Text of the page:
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The University of Michigan Marks 30th Anniversary of Armenian Studies on Campus
Sep 26, 2011
ANN ARBOR, MICH., September 26, 2011
October 14th & 15th, 2011 the Armenian Studies Program (ASP) will host a weekend of public events to mark the 30th anniversary of the establishment of the Alex Manoogian Chair in Modern Armenian History as well as 30th anniversary of the founding of the Armenian Studies Program at the University of Michigan.
The celebration will begin on October 13th with a special reception for major donors, program supporters, and University of Michigan administrators to celebrate with ASP faculty and students. The free public events will begin on Friday, October 14th with an exclusive exhibit of Armenian studies related holdings at University of Michigan libraries, including significant holdings from the Armenian Research Center at the university’s Dearborn campus. Following the exhibit will be the conclusion of our fall film festival with two films, highlighted by a lecture on the history of Armenian films by Visiting Scholar Artsvi Bakhchinyan. On Saturday, October 15th ASP with host a symposium on “Armenia in World History/The World in Armenian History.” Complete details of the public events can be found on our website: http://www.ii.umich.edu/asp/30thanniversarycelebration_ci.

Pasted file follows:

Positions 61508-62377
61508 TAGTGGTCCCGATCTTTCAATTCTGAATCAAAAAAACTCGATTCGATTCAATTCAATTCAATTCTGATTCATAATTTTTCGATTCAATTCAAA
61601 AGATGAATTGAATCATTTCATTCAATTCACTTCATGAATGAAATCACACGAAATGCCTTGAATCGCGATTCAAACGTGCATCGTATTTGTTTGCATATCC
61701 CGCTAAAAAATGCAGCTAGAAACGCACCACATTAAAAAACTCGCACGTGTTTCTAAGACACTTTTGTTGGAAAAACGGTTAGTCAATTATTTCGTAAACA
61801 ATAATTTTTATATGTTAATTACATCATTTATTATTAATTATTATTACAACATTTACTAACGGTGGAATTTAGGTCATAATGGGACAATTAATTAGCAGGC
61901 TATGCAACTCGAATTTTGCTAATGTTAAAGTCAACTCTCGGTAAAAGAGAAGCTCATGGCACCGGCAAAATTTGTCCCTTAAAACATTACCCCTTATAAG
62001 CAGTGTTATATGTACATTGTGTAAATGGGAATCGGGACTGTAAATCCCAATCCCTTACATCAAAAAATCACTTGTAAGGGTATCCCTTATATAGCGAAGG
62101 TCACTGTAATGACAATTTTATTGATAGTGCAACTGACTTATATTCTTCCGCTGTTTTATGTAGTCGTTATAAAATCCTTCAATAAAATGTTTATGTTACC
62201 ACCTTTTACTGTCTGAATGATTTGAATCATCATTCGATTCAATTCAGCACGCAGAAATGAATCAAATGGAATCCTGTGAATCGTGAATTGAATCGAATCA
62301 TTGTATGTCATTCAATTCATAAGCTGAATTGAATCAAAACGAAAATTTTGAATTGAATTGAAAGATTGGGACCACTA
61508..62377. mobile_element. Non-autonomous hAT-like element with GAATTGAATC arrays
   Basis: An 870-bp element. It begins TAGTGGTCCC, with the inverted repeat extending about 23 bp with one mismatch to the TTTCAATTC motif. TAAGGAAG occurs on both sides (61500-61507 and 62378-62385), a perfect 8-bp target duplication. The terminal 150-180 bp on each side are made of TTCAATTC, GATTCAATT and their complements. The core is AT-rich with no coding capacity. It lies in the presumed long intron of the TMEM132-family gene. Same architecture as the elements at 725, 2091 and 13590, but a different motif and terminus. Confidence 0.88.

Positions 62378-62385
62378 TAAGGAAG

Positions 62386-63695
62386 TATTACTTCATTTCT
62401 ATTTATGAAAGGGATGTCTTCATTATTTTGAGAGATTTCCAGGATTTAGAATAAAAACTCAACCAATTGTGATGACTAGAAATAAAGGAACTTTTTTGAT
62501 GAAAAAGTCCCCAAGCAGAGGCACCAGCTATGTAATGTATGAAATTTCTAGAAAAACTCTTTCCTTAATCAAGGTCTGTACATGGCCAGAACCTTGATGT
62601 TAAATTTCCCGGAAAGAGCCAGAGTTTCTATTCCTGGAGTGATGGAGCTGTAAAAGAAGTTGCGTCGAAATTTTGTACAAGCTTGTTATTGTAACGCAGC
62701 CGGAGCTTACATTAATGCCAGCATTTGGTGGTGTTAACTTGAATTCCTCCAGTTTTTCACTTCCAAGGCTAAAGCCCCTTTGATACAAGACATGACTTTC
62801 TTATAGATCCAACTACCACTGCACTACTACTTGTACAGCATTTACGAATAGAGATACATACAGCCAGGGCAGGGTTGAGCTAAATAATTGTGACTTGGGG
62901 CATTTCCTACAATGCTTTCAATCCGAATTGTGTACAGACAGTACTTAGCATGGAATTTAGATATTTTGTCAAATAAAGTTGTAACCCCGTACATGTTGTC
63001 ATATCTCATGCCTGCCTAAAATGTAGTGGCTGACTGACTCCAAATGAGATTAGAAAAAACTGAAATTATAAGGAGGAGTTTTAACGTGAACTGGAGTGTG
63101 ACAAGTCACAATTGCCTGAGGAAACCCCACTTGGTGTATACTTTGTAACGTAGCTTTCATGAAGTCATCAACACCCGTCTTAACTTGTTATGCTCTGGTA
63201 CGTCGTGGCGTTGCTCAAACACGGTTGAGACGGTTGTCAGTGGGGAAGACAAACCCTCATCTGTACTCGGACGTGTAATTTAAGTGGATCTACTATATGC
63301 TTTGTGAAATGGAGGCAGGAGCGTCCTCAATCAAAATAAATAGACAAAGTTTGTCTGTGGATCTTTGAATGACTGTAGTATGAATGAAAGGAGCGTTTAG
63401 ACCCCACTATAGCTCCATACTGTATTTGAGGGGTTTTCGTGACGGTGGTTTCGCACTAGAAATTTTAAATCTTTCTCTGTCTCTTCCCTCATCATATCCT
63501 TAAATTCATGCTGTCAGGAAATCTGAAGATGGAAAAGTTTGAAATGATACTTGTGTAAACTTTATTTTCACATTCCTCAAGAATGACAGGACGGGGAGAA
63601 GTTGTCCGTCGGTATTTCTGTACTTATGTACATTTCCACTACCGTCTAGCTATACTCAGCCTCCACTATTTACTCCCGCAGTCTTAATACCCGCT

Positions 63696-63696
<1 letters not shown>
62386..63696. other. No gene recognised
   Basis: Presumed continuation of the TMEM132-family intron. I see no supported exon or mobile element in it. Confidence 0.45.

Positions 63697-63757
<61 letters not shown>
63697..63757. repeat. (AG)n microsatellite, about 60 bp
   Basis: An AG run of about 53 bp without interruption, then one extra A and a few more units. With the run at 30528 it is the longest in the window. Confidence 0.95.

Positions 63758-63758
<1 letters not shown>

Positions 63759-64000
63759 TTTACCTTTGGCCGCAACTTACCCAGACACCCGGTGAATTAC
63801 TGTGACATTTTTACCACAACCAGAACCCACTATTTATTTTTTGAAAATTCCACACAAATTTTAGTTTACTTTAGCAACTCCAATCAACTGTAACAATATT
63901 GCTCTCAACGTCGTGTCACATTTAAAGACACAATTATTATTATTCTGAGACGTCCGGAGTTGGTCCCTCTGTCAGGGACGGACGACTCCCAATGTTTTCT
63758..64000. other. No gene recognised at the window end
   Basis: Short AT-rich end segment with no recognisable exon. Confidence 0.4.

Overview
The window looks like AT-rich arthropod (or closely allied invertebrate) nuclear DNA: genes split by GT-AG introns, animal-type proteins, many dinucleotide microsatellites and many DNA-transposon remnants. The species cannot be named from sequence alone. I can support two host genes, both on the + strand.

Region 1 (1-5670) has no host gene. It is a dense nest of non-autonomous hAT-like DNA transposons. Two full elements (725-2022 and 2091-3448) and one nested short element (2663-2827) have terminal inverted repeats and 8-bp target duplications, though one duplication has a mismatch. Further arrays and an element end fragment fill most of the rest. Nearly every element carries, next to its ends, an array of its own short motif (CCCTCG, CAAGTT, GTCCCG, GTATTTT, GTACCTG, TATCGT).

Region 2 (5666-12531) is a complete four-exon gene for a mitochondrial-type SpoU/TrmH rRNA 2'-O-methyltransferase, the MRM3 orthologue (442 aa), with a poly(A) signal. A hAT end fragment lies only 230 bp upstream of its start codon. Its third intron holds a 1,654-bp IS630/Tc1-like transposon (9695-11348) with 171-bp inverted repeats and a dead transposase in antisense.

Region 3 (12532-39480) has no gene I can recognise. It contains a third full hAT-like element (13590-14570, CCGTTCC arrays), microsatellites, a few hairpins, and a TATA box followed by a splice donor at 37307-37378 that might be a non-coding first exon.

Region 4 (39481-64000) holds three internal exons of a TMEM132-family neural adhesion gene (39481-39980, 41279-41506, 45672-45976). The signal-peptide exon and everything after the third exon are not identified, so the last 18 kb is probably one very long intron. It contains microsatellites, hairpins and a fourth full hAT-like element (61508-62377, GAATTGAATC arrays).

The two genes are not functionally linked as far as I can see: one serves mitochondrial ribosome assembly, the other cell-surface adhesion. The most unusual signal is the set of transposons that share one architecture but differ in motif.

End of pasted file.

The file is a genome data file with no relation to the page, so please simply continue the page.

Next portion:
Based in the Department of History, the Alex Manoogian Chair at UM is one of the first endowed chairs established in the social sciences division of the University of Michigan, the fourth Armenian studies endowed chair in the US, and the first chair to be designated for the study of the modern period in Armenian history. 2011 marks the near 25th anniversary of the establishment of the second endowed Armenian studies chair at the University in 1987, the Marie Manoogian chair in Armenian Language and Literature. The Armenian Studies Program was also founded 1981, although language courses had started in 1974.
Parallel to these events, on October 14-16, the Armenian Studies Program at the University of Michigan will be convening the second meeting of the Workshop on the State of Armenian Studies, a unique project supported by the Harry Ardashes Paul Fund endowed by the Paul family at the University of Michigan.